Has G-Cloud really been a success?
- With the third generation of its core framework now live, just how successful has the G-Cloud programme really been? Depends how you define success basically.
The Giii framework was issued this week with 708 suppliers – around 83% of them SMEs - on it, offering a total of more than 5,000 services. This compares with 461 suppliers on the second framework, 75% of which were SMEs.
Total spend through the CloudStore reached £18.2 million by the end of March, according to the latest statistics, with £7 million sales recorded in that month alone, the biggest monthly figure to date.
The number of transactions is also on the up. Some 280 purchases were made in March, compared to 180 in February and 150 in January.
A drop in the ocean
But it's all - as the more cynical and luddite leaning individuals on both the buy and sell side never cease to point out - a drop in the ocean of overall ICT spending in the UK public sector.
With the transparency philosophy of the digital age now in place across government, there's a lot more data that can be analysed to detect underlying trends - which is exactly what Andy Powell, Head of Product Research at Eduserv has usefully done.
In a great blog post that I encourage you to devour in full, Powell breaks down the numbers to date and comes up with some interesting insights, some highlights of which are:
- The average spend across all the months of operation of the Cloudstore is a low level £20,157.01.
- There are examples of bigger investments though such as Defence Equipment and Support which spent £800,000.00 on ‘MOD AWARD Enterprise Licence and technical support’.
- Of the 340 suppliers who were on the Gii iteration of the G-Cloud framework, 108 of them got business through it.
- Which in a 'glass half empty' mindset means 232 - over twice as many - have yet to break their duck on the G-Cloud.
- Two Agile consultancies lead the pack: Emergn Ltd has done £2,910,080.25 worth of business, followed by BJSS on £2,363,357.79.
- The top buyers to date have been: the Department for Work and Pensions (£1,793,176.20), the Ministry of Justice (£1,726,658.46), NHS Connecting for Health (£1,569,509.52) and the Cabinet Office ( £1,303,250.84)
- Of the four lots into which the G-Cloud framework is split, lot 4 (Specialist Services aka consultancy) has seen the most action with £12,228,282.99 of business.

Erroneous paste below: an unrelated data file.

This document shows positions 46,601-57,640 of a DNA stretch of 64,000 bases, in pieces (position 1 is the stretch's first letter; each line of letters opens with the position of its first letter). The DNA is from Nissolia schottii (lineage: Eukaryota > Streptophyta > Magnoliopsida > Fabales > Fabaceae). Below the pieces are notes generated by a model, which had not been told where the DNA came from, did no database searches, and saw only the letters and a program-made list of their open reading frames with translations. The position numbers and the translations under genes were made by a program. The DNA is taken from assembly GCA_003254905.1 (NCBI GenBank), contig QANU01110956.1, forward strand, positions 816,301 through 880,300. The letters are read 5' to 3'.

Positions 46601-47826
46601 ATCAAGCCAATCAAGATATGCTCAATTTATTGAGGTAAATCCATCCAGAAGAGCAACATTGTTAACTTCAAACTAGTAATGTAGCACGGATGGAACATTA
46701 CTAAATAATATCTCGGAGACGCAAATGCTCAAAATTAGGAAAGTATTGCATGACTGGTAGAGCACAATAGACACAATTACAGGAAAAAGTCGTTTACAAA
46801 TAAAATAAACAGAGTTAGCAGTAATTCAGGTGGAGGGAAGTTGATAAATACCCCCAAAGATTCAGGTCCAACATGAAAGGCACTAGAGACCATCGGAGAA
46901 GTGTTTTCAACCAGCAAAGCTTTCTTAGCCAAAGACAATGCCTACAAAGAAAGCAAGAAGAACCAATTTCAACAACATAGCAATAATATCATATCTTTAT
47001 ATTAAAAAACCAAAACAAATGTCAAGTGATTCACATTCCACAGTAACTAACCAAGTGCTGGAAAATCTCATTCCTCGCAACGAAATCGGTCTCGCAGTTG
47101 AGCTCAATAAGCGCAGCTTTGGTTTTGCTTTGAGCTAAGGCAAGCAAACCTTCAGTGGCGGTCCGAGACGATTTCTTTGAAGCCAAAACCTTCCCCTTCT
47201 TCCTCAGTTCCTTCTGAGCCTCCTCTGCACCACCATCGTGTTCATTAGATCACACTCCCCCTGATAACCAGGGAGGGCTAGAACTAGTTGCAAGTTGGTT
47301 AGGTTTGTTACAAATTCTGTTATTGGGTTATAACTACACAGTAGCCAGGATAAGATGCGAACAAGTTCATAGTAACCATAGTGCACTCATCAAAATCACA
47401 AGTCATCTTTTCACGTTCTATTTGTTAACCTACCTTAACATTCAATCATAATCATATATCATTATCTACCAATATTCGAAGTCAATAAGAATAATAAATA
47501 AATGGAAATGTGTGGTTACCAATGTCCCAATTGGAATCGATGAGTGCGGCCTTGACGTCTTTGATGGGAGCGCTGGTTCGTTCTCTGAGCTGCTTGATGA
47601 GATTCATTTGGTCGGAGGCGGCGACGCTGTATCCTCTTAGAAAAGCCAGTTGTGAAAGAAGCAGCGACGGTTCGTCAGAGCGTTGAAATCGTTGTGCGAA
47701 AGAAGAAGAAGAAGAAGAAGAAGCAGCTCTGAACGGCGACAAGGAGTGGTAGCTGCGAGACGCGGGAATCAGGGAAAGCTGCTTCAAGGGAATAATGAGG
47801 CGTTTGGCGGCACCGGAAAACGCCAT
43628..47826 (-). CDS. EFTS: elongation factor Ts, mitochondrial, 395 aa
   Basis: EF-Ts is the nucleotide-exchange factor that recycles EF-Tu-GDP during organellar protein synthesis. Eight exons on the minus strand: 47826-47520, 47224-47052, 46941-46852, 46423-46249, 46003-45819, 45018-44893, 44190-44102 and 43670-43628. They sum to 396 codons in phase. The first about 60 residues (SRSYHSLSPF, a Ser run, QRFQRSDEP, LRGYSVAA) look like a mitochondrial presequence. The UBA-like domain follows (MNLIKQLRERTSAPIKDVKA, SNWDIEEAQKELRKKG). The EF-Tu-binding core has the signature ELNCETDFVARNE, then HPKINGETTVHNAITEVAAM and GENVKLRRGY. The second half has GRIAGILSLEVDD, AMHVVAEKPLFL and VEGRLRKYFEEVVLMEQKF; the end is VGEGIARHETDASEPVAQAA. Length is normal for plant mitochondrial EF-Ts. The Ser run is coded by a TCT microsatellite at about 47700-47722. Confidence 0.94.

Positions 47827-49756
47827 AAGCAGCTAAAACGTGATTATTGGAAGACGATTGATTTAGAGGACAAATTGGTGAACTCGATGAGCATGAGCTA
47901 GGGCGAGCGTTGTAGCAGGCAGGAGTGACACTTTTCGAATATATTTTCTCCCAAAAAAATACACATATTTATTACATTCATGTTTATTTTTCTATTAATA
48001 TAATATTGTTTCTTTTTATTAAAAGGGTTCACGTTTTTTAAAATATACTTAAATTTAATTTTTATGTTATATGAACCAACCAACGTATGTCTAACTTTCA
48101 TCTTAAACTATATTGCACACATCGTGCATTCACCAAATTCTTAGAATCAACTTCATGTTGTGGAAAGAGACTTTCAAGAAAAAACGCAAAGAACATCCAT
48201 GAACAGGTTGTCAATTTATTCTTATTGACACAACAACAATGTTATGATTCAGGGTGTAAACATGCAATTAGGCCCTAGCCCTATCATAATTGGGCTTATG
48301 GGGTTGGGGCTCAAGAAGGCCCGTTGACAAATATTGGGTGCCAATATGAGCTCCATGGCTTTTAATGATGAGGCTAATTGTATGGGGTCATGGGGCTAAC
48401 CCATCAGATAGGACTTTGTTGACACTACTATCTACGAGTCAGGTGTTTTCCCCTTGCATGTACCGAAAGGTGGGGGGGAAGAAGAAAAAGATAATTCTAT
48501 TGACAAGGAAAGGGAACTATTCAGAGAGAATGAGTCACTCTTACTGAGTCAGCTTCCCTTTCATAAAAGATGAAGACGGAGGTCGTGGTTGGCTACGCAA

- Lot 3 (Software as a Service) comes in at £5,079,738.67.
- Lot 1 (Infrastructure as a Service) reports £587,300.91 of business while Lot 2 (Platform as a Service) is slowest to date on £348,815.45.
- The Cabinet Office is putting its money where its mouth is, especially on the hosting front with a very healthy proportion of the Lot 1 (IaaS) spend coming from there.
Powell's own conclusions from all this? He states:
"Individual transactions remain small… we’re seeing more of them but I think we need to see them grow in size as well as growing in number before we can really say that G-Cloud has been a success. The bulk of the spending is on specialist services (consultancy) rather than IaaS, PaaS and SaaS. In the IaaS space, the Cabinet Office are far and away the biggest consumer of services. It’s good to see them leading from the front! I haven’t done any detailed analysis of this but there seems to be some evidence of sales to non-government organisations thru G-Cloud which I think is quite positive."
I tend to agree with Powell overall. It's definitely interesting to note that interest in Agile development methods is reflected so strongly in the spend to date.
The IaaS and PaaS numbers will rise pretty sharply I imagine, although the continued absence of Amazon and Google as participants in the framework is discouraging.
Joe Dignan over at research house Ovum has an interesting take on the continued absence of such public Cloud giants:
"There is growing frustration with these providers' reluctance to join one of the UK government's flagship programs, perhaps reflected in the diminishing number of photo opportunities with UK Prime Minister David Cameron and Deputy Prime Minister Nick Clegg. Ovum understands that both companies cite the USA Patriot Act as a reason for not engaging with G-Cloud, but both Microsoft and Salesforce, which receive as much legal advice as they do, have signed up to it.
"Perhaps the reason for their reluctance is that they have a business model with which they are comfortable and no plans to develop value propositions specific to the public sector. Another possible reason is that the contracts that are currently going through G-Cloud are not yet of a large enough scale to attract their attention. It has also been suggested that the biggest difficulty is the need to sign up to offering an unchanging product for two years.
"Companies such as AWS pride themselves on the continuous development of their products, with new functionality being added all the time. It will be interesting to see if the new public cloud first policy changes their position."
A taxing question
It is to be hoped that it does. G-Cloud programme director Denise McDonagh does note that there are plenty of other IaaS and PaaS alternatives out there.
But it is taxing to see the current close links between Google and the Conservative party, not to mention CEO Eric Schmidt's ongoing advisory role to Prime Minister David Cameron, without wondering why the firm won't sign up to the administration's most radical ICT procurement strategy.
Maybe something to discuss at Number 10 in between visits to the Public Accounts Committee to talk about taxes?
But while we're waiting for that happen, check out Powell's analysis for yourself and let us know what conclusions you come to.
diginomica will be attending the Think G-Cloud conference in London on 18th June. Public sector professionals can register free of charge here.